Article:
The Benefits of Psychotherapy
Psychotherapy has been studied in a variety of clinical and real-life settings, most commonly by assessing changes in symptoms and cognition from pre- to post-therapy (Kwon & Oei 2003).
Freud is generally credited with establishing psychotherapy as an autonomous branch and his psychoanalytic approach assumed that humans have an unconscious mind where feelings that are too painful to face are often hidden (NICE Clinical Guidelines, 2014).
At the end of the First World War, Freud conversed with soldiers who had been traumatized by their experiences: these dialogues served as a precursor to contemporary psychodynamic psychotherapy (Gaztambide, 2012).
During the Second World War, psychiatrists and psychologists drew on ideas from psychoanalysis and social psychology in order to return battle casualties to active duty, or at the very least to productive employment as civilians (Jones, 2004).
The introduction of clinical services during wartime was a significant catalyst for change and innovation, creating opportunities to develop and advance a number of group and individual therapies.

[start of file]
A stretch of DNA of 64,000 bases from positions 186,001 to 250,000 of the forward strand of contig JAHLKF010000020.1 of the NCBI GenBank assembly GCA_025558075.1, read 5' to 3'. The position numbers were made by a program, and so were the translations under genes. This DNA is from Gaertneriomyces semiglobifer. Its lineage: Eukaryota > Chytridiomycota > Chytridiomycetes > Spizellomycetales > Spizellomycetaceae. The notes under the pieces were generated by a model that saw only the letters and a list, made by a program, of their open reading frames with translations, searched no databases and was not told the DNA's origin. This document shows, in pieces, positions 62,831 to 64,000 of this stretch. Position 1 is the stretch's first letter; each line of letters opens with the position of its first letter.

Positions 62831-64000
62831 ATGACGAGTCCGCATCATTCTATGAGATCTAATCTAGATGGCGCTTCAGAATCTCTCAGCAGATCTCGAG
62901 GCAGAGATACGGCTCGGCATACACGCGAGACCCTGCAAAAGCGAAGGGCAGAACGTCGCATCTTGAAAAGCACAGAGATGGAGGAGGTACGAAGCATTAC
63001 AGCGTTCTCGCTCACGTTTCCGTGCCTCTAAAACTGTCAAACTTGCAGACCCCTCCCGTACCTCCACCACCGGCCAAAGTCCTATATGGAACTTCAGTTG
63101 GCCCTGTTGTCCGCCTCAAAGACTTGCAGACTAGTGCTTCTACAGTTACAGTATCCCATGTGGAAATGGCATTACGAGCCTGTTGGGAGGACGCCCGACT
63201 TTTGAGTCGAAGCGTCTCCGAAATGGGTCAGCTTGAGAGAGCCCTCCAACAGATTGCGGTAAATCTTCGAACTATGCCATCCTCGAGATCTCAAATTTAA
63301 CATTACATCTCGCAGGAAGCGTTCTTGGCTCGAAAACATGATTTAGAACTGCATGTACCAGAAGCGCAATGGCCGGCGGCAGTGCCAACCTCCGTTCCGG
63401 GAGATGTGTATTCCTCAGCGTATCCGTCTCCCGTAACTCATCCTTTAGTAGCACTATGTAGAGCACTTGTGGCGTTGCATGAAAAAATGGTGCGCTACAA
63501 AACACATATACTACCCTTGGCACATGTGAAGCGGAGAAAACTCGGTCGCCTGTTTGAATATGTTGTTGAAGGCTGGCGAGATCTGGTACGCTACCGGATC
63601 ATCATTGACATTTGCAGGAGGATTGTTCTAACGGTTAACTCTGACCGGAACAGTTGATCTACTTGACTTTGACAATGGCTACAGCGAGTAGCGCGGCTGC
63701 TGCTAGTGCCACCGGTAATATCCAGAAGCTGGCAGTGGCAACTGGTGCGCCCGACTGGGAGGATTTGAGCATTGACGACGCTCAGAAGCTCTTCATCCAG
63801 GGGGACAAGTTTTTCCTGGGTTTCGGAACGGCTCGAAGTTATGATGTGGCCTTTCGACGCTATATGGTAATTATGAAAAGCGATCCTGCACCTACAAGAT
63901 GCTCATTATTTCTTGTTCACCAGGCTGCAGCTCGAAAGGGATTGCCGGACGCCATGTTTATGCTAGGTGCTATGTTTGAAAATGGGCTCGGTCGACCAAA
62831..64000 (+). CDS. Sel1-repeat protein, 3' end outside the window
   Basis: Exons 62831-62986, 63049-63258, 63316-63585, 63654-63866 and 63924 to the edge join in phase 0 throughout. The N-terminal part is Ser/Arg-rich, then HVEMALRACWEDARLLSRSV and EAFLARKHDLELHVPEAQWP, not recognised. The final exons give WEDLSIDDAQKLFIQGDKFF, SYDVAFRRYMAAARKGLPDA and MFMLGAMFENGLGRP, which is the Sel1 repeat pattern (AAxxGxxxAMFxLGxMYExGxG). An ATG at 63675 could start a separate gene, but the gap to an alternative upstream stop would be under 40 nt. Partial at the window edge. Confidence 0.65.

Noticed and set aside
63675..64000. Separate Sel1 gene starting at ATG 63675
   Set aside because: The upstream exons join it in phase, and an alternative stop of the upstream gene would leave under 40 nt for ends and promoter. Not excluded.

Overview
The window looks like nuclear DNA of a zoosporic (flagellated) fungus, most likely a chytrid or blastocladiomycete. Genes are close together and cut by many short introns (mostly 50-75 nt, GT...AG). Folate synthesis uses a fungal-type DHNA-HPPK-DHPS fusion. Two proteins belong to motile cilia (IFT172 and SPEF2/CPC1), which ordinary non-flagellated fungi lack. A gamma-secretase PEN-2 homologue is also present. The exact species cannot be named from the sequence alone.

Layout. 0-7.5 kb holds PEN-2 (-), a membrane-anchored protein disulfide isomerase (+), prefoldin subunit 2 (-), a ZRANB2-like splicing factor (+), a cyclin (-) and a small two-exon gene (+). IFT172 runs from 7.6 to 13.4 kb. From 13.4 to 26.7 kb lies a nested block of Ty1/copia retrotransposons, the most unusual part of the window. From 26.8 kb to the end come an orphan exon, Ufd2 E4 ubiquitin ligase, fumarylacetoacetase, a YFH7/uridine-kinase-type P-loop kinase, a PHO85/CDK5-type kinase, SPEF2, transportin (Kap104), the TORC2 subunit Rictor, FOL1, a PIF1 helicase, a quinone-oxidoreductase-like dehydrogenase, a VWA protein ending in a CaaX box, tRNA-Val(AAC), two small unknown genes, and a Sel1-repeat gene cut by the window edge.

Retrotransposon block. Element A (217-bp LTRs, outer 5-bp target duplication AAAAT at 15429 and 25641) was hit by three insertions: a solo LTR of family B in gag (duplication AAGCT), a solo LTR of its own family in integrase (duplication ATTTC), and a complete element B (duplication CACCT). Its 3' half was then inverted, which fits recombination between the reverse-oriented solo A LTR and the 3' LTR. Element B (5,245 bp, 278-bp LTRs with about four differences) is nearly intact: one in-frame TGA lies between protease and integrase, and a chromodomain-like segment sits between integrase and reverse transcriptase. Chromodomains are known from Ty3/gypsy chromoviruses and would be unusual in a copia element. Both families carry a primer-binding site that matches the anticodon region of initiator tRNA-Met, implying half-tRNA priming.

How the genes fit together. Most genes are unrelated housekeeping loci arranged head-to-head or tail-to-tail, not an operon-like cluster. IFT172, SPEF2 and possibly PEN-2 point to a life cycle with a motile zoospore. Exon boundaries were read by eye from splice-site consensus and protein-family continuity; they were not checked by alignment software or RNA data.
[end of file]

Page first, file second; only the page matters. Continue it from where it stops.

The decades that followed saw an increase in the number and quality of studies used to evaluate the outcome of psychotherapy. Meta-analytic reviews of research undertaken during the 1970s and 1980s indicated that patients who underwent treatment fared substantially better than untreated individuals (Lambert & Barley, 2001).
By the 1990s – the decade of the brain – the clinical interest in psychotherapeutic interventions and brain research led to rapid advances in neuroimaging. This technology allowed researchers to examine the relationship between psychotherapeutic interventions and changes in brain function post-therapy.
A number of studies have shown that psychotherapy induces structural changes to the brain and can alter activity in areas involved in self-referential thoughts, executive control, emotion, and fear (Luders et al., 2011).
For instance, CBT treatment of psychosis was assessed using a threatening facial expression task (Kumari et al., 2011). After treatment, patients exhibited decreased activation of the inferior frontal, insula, thalamus, putamen, and occipital – the network of brain regions involved in processing negative facial expressions.
Positron emission tomography studies indicated that psychotherapy can cause changes to the frontal-subcortical brain circuitry and assist in the mediation of obsessive-compulsive disorder. Porto et al, (2009) suggested that psychotherapy allows patients to experience a change in the affective value that they assign to stimuli, thus extinguishing responses to stimuli that had previously brought on compulsive behavior. (article taken from Positivepsychology.com)